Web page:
Of all the tenets of dressing well, ‘do not clash patterns’ seems like one that have always held water. Pattern on pattern might have been a fashion tragedy back in the day, but (thankfully) not anymore. Fashion world is evolving with taking risks and making it work somehow. Today it is trying to push them boundaries. Deliberately playing around with prints and patterns is to design an outfit that looks like it shouldn’t go together. How could that be stylish?
Mixed-print dresses dominated the fashion industry over summer, but as things get cooler – and our whimsical summer midis are rendered a *tad* impractical – there’s an autumnal alternative that’s a whole lot more versatile.
Checks are arguably the most popular pattern (on account of being the one people find most easy to wear). Checks have infiltrated every corner of the wardrobe, from suiting and knitwear right through to street-wear.
By no means a surprise, we foresaw the imminence of the clashing check trend back in February having spotted the likes of A.W.A.K.E, Marta Jakubowski and Ashley Williams showcasing the idea within their AW19 London Fashion Week collections.
What we didn’t pre-empt, however, was the gusto with which the street style set would launch themselves into the trend mere months later when the season rolled around.
During September’s SS19 shows, the likes of Eva Chen and Emma Bonneaud expertly proved that there are several ways to tackle the potentially intimidating look.
The easiest way is to opt for a single piece made up of the clashing patterns, requiring little creative input from yourself (and ideal for those days that your sartorial antenna seems to be struggling).
The check gene pool is deep and rich with variation, from subtle windowpanes, herringbone and Prince of Wales to bolder buffalo styles, tartan plaid and Madras.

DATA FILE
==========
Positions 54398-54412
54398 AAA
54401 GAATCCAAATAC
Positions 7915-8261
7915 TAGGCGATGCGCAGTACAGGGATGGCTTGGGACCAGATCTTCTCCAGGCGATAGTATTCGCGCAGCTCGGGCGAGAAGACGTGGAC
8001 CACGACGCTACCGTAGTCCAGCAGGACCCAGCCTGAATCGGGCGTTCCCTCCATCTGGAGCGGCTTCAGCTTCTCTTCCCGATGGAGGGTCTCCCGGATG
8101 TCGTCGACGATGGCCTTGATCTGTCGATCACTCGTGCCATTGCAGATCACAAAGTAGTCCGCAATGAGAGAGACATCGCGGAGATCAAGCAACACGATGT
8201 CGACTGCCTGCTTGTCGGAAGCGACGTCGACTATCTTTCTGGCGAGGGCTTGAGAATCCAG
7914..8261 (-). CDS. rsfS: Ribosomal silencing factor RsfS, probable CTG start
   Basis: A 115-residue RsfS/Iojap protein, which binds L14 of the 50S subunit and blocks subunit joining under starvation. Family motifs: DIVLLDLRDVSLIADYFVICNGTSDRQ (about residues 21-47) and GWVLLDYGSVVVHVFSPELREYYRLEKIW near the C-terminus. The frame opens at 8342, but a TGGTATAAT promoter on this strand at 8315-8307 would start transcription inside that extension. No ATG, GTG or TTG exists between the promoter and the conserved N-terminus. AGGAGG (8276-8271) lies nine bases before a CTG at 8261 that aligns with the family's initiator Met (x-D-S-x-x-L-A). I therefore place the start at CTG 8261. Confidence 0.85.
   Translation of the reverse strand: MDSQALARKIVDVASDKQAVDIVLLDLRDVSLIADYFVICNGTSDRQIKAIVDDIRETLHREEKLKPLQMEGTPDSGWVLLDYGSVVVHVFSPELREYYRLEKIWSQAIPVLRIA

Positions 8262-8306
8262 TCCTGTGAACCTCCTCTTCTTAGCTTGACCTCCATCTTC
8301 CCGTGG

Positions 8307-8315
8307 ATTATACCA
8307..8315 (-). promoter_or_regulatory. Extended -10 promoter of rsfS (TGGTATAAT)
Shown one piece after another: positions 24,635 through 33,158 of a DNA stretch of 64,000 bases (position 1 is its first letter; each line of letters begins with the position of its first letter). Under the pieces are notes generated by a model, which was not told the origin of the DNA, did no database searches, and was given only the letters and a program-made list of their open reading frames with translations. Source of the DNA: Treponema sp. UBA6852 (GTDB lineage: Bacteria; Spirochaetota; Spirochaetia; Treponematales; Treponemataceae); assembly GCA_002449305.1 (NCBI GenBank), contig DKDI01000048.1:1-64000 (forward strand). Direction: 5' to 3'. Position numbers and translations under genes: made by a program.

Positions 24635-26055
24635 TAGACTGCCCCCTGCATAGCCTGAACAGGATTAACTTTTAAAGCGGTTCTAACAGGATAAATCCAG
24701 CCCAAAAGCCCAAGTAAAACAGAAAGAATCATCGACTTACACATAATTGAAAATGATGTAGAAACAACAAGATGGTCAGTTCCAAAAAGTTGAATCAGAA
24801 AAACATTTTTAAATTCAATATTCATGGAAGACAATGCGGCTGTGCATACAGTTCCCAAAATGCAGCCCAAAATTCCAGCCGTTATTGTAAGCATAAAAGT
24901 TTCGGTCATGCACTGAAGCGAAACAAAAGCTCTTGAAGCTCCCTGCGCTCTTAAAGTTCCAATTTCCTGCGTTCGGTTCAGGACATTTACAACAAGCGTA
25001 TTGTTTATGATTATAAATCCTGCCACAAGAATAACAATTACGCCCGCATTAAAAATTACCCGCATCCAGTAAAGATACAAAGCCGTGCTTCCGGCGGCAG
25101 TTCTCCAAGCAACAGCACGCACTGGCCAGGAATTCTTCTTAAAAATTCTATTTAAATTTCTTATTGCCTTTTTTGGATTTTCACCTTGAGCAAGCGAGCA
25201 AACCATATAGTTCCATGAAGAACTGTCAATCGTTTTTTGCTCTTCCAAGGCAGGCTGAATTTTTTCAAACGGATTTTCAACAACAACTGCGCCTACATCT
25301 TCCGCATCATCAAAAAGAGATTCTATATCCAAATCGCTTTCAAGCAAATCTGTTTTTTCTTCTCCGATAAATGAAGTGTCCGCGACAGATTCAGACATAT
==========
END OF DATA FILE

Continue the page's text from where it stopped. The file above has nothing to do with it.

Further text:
A check-on-check look is surprisingly simple to pull off provided both are noticeably different and aren’t competing for attention. “The joy of checks is the infinite variety of combinations if you just apply some imagination,” says stylist Eric Down, who has dressed the likes of David Gandy, Tinie Tempah and Chris Hemsworth. “The key is to vary the size. If you’re feeling braver, pair two differently-checked pieces with one another. A great way to do it is to keep the palette complimentary – pastels, for example, or different tones of the same shade – while contrasting the size or orientation of the check.
Another effective way is to keep the shape and size relatively similar, while clashing colors in a big way.
But, as is the way with the fashion world right now, there’s no real right – or wrong – answer. Be fearless…
But just in case if you are trying to experiment a little more, here are some of the other key prints and patterns you can try crisscrossing as well:
The horizontal stripes of the Breton top have long been a menswear favourite (if you’re in any doubt as to why, just watch James Dean in Rebel Without A Cause), but in recent seasons bars of a vertical persuasion have also climbed the ranks.
Historically, this would have meant discreet pinstripes and chalk stripes on suiting and shirts, but now almost anything goes (within reason).